Now we rise and we are everywhere

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Nick Drake has featured here many times  over the years. A new addition to the Nick Drake resources is Demian Dorelli's Pink Moon - A Journey on Piano . Impressive interpretation complimented by impressive piano sound captured in Peter Gabriel's Real World Studios . For some, including this listener, the style may be a little too Einauidu for comfort. But an awful lot of people like Ludovico Einaudi . And Einaudi sometimes sounds like Philip Glass on a bad day. And classical music needs a new audience. So what is there to complain about? Now we rise and we are everywhere is a quote from the last track on Pink Moon . It is inscribed on Nick's headstone  at Tanworth-in-Arden.

The good, the bad and the ugly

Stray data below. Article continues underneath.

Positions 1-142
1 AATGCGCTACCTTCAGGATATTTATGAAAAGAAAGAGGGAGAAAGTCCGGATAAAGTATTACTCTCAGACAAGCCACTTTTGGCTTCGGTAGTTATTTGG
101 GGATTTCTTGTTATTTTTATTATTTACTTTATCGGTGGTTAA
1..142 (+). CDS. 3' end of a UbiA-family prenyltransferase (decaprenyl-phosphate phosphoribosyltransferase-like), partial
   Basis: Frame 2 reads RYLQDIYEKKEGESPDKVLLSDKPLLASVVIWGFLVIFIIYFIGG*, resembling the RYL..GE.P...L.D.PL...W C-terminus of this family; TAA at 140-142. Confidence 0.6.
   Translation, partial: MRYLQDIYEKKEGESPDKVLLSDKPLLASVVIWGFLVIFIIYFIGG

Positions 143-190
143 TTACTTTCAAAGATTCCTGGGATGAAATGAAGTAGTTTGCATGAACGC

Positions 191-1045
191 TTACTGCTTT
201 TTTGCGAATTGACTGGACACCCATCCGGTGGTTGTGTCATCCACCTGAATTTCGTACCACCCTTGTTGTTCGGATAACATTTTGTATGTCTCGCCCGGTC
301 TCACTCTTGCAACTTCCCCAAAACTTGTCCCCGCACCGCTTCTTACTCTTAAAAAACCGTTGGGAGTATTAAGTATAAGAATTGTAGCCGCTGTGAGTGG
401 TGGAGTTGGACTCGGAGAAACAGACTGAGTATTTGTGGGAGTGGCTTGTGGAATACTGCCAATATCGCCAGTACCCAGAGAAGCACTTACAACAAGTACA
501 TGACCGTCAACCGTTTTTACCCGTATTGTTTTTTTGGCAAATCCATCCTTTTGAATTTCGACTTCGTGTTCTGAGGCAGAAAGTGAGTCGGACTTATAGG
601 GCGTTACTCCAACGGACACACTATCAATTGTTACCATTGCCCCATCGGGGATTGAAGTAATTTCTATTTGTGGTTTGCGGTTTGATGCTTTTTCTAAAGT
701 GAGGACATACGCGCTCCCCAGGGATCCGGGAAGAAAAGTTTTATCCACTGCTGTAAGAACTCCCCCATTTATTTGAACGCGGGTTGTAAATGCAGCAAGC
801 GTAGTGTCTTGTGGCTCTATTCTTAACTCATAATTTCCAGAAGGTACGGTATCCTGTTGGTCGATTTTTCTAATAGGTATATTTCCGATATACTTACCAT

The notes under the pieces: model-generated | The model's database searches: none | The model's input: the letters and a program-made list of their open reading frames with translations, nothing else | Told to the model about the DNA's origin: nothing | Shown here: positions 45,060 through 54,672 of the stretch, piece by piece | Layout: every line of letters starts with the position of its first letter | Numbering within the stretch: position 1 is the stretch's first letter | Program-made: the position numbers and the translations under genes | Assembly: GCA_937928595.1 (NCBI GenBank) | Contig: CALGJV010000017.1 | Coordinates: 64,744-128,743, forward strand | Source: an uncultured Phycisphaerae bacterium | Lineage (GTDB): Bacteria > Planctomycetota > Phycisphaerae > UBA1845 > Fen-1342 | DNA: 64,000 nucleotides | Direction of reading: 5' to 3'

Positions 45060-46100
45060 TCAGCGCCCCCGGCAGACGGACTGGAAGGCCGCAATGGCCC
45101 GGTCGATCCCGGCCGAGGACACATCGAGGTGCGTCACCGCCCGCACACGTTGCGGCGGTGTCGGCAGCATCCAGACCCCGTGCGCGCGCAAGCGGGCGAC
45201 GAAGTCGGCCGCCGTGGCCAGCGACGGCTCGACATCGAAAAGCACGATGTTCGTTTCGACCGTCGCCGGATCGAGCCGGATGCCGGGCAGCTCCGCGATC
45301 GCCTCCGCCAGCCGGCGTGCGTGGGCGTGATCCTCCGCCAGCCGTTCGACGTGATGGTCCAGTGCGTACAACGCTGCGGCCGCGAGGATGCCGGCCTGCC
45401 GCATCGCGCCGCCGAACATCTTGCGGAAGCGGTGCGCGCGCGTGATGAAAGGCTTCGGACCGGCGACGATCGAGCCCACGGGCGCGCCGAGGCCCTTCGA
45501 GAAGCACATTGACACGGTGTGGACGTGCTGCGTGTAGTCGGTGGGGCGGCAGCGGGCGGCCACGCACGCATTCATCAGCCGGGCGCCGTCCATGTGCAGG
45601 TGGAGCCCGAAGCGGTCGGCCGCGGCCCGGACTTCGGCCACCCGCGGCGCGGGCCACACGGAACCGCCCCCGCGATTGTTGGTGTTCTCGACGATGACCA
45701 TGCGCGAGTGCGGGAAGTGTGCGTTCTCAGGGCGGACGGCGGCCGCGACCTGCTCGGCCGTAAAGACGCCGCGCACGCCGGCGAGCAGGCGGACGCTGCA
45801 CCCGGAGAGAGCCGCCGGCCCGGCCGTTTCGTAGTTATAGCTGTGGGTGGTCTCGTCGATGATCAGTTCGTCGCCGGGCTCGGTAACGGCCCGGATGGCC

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Inuit hunters in the Artic regions know they catch most by watching the edges. The CD Call to Prayer . This juxtaposes music from Marin Marais, Antoine Forqueray, and Jean de Sainte-Colombe with classical Arab maqams  and Indian Dhrupad ragas . It is the work of respected early music specialist, viol player and Hathor Consort director Romina Lischka and Tunisian mondo-musician, singer, dancer, poet and actress Ghalia Benali , and this very good album has enough edge to satisfy any Intuit hunter. Which is why I am recommending it. Also worth catching is Ghalia Benali's CD Dhrupad Fantasia which interweaves the modality of Indian ragas with the polyphony of Tudor England. Edge of a very different kind is delivered by Moroccan author and painter Mahi Binebin 's novel Horses of God . It uses the first person voice of Yachine, a boy growing up in the Casablanca slums, to tell how together with his friends he was radicalised and coerced into becoming a suicide bomber. Ho